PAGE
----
If the Federal Reserve needed another excuse to postpone a second interest-rate hike, today’s March report on residential housing construction fits the bill. Housing starts slumped last month, dealing a downside surprise to market expectations for a modest bump. The news follows last week’s disappointing data on retail spending and industrial activity at the end of the first quarter.
The outlook for next week’s initial estimate of Q1 GDP is already dangerously low–at a stall-speed 0.3%, according to the Atlanta Fed’s Apr. 13 nowcast. Today’s release certainly doesn’t offer any reason to think that the tepid GDP projection is set to rise ahead of the official GDP numbers on Apr. 29.
Newly issued building permits for housing also retreated last month. There’s still a decent year-over-year growth trend, particularly for starts. But today’s numbers don’t paint a flattering profile for the housing sector.
Looking past the monthly noise still leaves for optimism. Housing starts advanced 14.2% last month vs. the year-earlier level (via seasonally adjusted annualized data). That’s a decent pace but it’s middling at best relative to recent history.
Newly issue building permits, however, look substantially weaker. Considered a leading indicator for starts, permits in March climbed a soft 4.6% vs. the level from a year ago—the weakest gain in five months.
“The housing recovery seems stuck in neutral,” Millan Mulraine, deputy head of U.S. research and strategy at TD Securities, observes via Bloomberg. “We’ve seen strength in the labor market, improvement in consumer confidence, yet the housing recovery has been in low gear.”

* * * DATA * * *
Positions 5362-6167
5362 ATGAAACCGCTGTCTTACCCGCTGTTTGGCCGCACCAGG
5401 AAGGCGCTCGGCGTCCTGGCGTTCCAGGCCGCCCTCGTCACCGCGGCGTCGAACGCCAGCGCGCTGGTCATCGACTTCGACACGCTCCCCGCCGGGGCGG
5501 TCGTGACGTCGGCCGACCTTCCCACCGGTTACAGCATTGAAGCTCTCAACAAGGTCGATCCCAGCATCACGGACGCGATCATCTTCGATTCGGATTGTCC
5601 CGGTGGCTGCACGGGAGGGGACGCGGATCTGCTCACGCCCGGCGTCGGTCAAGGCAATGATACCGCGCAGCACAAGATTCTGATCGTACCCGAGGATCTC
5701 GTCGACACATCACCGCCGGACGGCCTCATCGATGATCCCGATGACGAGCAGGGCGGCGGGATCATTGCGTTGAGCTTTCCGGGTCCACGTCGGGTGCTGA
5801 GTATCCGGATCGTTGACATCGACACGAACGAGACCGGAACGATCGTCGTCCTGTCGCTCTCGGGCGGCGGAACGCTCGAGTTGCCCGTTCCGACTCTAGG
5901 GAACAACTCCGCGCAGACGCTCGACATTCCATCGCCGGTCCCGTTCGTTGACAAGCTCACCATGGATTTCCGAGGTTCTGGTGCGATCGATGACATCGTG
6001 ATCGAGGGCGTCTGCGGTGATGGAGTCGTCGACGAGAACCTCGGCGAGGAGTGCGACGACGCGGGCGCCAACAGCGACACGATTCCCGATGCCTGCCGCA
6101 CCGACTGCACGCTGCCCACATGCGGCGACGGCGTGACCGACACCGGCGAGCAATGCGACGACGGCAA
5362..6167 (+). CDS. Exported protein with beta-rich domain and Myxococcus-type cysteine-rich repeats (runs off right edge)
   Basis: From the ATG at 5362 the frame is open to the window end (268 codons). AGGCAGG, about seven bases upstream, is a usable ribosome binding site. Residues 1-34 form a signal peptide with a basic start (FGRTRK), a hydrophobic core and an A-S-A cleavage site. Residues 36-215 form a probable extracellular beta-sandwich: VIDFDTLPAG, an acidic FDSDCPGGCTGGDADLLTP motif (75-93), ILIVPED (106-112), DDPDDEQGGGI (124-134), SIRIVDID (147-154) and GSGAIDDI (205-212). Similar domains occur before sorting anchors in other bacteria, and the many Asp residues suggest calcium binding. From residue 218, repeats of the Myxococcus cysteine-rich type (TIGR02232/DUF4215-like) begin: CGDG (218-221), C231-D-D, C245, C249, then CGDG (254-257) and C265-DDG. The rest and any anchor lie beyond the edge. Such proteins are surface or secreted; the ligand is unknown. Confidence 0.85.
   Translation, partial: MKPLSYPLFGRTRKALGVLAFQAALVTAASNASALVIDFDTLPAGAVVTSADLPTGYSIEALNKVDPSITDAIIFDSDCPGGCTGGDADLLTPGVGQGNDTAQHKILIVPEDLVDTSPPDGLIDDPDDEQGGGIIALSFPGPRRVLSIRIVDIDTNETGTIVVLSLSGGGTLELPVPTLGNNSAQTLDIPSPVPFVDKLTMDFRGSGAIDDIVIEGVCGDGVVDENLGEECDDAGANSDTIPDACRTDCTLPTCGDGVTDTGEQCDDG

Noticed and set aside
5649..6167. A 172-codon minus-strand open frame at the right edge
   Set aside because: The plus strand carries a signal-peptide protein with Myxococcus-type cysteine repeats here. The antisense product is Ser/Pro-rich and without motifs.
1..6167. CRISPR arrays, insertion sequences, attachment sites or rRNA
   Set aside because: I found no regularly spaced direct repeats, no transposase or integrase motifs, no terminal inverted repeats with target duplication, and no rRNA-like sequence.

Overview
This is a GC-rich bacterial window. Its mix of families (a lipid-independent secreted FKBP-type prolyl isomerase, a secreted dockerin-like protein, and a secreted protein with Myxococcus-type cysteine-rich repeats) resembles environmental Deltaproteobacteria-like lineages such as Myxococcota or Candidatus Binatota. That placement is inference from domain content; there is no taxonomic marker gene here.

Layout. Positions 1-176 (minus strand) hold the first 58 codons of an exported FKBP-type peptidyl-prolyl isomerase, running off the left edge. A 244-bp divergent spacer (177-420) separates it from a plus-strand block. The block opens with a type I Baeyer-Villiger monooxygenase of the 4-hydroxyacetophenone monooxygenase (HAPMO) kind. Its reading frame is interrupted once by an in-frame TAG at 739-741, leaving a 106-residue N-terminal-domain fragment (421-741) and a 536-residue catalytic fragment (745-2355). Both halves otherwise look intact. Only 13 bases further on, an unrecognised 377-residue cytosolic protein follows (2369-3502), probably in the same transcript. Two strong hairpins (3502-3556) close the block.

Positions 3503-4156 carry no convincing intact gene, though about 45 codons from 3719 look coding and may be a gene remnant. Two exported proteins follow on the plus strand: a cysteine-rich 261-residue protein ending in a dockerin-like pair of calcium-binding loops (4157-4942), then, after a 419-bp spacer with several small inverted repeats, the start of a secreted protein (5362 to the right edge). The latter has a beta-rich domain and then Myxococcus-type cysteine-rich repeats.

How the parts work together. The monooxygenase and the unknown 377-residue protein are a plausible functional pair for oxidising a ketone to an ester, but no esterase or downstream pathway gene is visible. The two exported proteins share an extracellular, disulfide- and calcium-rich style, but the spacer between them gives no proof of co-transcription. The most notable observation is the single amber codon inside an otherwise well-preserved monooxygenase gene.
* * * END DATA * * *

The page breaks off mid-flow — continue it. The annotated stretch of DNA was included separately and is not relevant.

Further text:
Is the weak housing recovery a problem for the macro outlook? Not yet, but the April figures could be telling. Meantime, the economy’s soft patch rolls on. The numbers overall aren’t yet fatal for calling a new NBER-defined recession, as noted in this past week’s update of The US Business Cycle Risk Report. But the updates of late have been lackluster to negative–industrial production and retail sales fell in March, for instance.
The main roadblock for an all-out pessimistic view is the labor market, which still looks solid. In fact, last week’s update on jobless claims revealed that new filings for unemployment benefits dipped to the lowest level in early April since 1973!
Is the upbeat data for payrolls sufficient to overcome weakness elsewhere in the economy? Probably, but the answer may change if indicators from other corners continue to stumble.
In any case, it’s likely that the Federal Reserve will take a pass on tightening monetary policy at next week’s FOMC meeting. Nonetheless, one of the Fed heads who’s voting “yea” or “nay” these days on monetary matters thinks that the markets are too dovish on the prospects for rate hikes. “The very shallow path of rate increases implied by financial futures-market pricing would likely result in an overheating that necessitates the Fed eventually raising interest rates more quickly than is desirable, which could endanger the ongoing recovery and continued growth,” says Boston Fed President Eric Rosengren. But those comments predate today’s update on housing starts.